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Decoding Agile E-learning Development

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Decoding Agile E-learning Development

E-learning is increasingly being used by organizations today. With the rise in the demand for online courses, organizations are facing challenges in developing courses within a short span of time. As they are not equipped to handle large volumes of work internally, they have to seek the help of outsourcing partners to fulfill their internal demand.

However, working with outsourcing partners can be challenging – particularly if they are located at different time zones or geographical locations. In such cases, a foolproof e-learning development process becomes very important. So, an Agile approach that’s coupled with latest instructional design methods through key practices and improvements help in developing high quality e-learning courses.

So, what is an Agile method? It is an approach that helps to continually respond to changes in requirements and feedback on a regular note. It addresses the fundamentally difficult challenges in e-learning development. The Agile development method is the modified ADDIE model.

Let’s take a look at the ADDIE model, which is the basic procedure used to develop e-learning courses that involves instructional designers and developers.

  • A – Analyze
  • D – Design
  • D – Development
  • I – Implement
  • E – Evaluation

Although ADDIE is 5 phased with its own advantages and uses, there are some limitations such as the ones listed below:

  • It is not iterative.
  • As it has 5 phases, a minor change made to one phase calls for changes in all phases.
  • It assumes that the requirement of the client and learner are known before course development.
  • It is a time taking model

So, in order to overcome these limitations, an Agile method needs to be incorporated with rapid prototyping. Here, rapid prototyping involves the client and the SMEs at each phase of course development. This reduces time and cost by analyzing the challenges in the early stage of course development so as to meet the customer’s expectation.

Agile is a cyclical process. It is an iterative model in which there is scope of revisions and feedback in the early stages of design and development. Stakeholders, SMEs, project leads, instructional designers, and training developers, meet on a frequent basis and that’s where Agile is needed. It ensures that all persons involved agree upon smaller chunks to design and develop after which the process is taken through.

ADDIE is a linear process that involves a fewer number of iterations and assumes you know the requirements before you develop on content. It is a process where one may have to wait to make changes and obtain feedback.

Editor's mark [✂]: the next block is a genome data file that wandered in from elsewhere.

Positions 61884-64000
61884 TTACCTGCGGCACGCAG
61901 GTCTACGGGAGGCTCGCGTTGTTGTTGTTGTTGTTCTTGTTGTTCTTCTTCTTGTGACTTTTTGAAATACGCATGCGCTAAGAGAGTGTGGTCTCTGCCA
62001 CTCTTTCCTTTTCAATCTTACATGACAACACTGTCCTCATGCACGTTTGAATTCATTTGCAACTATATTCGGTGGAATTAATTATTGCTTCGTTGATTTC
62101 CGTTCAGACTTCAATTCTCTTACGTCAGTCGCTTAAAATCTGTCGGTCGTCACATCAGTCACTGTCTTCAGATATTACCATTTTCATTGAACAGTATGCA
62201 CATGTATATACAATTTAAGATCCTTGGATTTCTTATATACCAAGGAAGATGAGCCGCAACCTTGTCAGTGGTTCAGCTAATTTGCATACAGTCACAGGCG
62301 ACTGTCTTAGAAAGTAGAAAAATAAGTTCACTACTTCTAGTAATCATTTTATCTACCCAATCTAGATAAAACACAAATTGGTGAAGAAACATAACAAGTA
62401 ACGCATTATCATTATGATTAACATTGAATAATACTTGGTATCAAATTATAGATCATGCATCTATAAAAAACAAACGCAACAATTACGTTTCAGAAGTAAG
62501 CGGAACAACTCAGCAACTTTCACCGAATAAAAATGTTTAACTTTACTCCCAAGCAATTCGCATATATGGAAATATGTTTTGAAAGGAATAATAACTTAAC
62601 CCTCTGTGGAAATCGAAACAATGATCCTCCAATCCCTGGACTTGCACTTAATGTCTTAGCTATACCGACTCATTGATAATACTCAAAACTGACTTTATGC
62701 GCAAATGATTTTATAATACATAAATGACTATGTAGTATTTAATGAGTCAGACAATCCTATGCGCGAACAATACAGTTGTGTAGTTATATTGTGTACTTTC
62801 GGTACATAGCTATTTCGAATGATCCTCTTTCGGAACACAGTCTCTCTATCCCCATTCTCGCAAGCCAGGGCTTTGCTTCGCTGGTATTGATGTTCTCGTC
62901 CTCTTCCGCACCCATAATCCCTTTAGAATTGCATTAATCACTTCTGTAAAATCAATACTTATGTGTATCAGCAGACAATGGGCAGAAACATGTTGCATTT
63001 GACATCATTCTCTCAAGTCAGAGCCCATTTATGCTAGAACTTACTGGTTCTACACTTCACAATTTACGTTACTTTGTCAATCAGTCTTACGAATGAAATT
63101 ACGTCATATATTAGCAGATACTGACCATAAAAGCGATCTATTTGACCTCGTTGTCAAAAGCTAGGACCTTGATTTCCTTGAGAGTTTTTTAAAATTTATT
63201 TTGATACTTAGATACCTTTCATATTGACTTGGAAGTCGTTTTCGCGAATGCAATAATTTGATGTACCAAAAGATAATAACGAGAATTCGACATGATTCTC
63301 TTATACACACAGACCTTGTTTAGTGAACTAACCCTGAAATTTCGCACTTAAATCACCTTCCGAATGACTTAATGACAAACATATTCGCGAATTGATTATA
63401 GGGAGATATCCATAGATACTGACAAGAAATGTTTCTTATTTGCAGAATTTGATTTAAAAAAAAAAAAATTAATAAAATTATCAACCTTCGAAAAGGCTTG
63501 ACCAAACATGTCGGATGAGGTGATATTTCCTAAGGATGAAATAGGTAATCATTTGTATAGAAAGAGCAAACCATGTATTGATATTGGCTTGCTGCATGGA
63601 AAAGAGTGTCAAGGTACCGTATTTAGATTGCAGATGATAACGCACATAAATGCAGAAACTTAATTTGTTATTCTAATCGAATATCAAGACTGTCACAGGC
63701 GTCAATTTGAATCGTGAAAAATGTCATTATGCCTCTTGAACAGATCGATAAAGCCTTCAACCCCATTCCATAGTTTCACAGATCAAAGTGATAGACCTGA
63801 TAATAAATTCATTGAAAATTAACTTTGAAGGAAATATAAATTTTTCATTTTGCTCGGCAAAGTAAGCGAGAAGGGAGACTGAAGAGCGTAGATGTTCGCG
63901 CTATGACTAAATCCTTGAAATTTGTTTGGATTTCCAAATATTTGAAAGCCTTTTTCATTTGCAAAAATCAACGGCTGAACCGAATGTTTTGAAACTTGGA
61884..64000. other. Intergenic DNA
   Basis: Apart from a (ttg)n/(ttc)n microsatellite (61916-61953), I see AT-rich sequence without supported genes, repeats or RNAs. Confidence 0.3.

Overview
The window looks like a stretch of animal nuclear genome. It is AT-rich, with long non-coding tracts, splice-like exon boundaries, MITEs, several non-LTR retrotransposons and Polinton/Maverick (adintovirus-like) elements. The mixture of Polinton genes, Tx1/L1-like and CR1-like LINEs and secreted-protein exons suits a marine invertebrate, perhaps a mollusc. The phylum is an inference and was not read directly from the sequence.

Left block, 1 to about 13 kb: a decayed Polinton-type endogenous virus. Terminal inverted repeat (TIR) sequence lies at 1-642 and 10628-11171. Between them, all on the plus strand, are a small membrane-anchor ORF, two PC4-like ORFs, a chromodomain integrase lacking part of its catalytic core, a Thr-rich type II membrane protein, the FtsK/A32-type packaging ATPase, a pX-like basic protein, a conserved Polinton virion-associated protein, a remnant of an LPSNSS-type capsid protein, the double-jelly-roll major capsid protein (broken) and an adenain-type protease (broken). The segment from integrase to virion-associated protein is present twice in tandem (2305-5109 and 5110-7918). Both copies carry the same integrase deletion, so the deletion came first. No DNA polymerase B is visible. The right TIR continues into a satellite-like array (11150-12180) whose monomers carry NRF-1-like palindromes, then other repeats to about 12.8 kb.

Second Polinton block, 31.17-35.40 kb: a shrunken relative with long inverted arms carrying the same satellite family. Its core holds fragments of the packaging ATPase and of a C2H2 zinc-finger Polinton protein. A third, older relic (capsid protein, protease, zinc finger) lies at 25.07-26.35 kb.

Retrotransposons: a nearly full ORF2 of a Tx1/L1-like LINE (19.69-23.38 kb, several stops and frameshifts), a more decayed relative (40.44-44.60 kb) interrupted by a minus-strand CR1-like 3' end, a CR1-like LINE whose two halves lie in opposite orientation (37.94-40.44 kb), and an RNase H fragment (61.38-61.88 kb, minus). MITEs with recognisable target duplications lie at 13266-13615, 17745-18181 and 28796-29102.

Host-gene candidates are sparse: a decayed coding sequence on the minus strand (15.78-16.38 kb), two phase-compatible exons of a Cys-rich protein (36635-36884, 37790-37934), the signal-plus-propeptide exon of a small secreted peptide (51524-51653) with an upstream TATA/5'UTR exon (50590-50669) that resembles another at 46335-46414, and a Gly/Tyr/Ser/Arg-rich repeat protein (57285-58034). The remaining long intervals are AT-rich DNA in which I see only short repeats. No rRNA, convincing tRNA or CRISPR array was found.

ADDIE model + Rapid prototype = Agile process

Based on the concept of Agile – Michael Allen and Richard Sites, the pioneers in e-learning design and development developed the Successive Approximation Model (SAM) for e-learning design and development with 3 phases that are listed below:

  • Preparation: Calls for a kickoff meet with the team to collate information
  • Iterative Design: Involves designing, prototyping, and evaluating
  • Iterative Development: Involves evaluating, developing and implementing

Our 3 – Phase Agile/SAM Design and Development Method: 

Creating meaningful content and engaging in a better learner experience through the Agile process is what makes the difference.

Phase 1: Setting expectations: This is the phase where we set expectations and educate our stakeholders on e-learning developments.

Phase 2: Prototyping: Developing a completely functional prototype that gives a fair representation of the entire course, helps us identify and mitigate risks such as mismatched expectations between stakeholders and SMEs and the design and development teams.

Phase 3: E-learning course launch: Once phases 1 and 2 are complete, our team scales up the design and development. The course under development is shared in two iterative cycles, to the reviewers. Version 1 is termed Alpha and this allows the reviewer to modify the content without impacting the design factors. After the changes are made, version 2, called Gold, is submitted to the stakeholders to signoff. This completes the project.

The Agile/SAM Successive Approximation method helps in making changes at each phase, thereby reducing the development time and costs involved. The Agile process facilitates course developments, eliminates distractions, and delivers a tangible product that continually is under observation at regular intervals. This improves the efficacy of e-learning design and development.

Hope you found this blog informative. Happy Reading!

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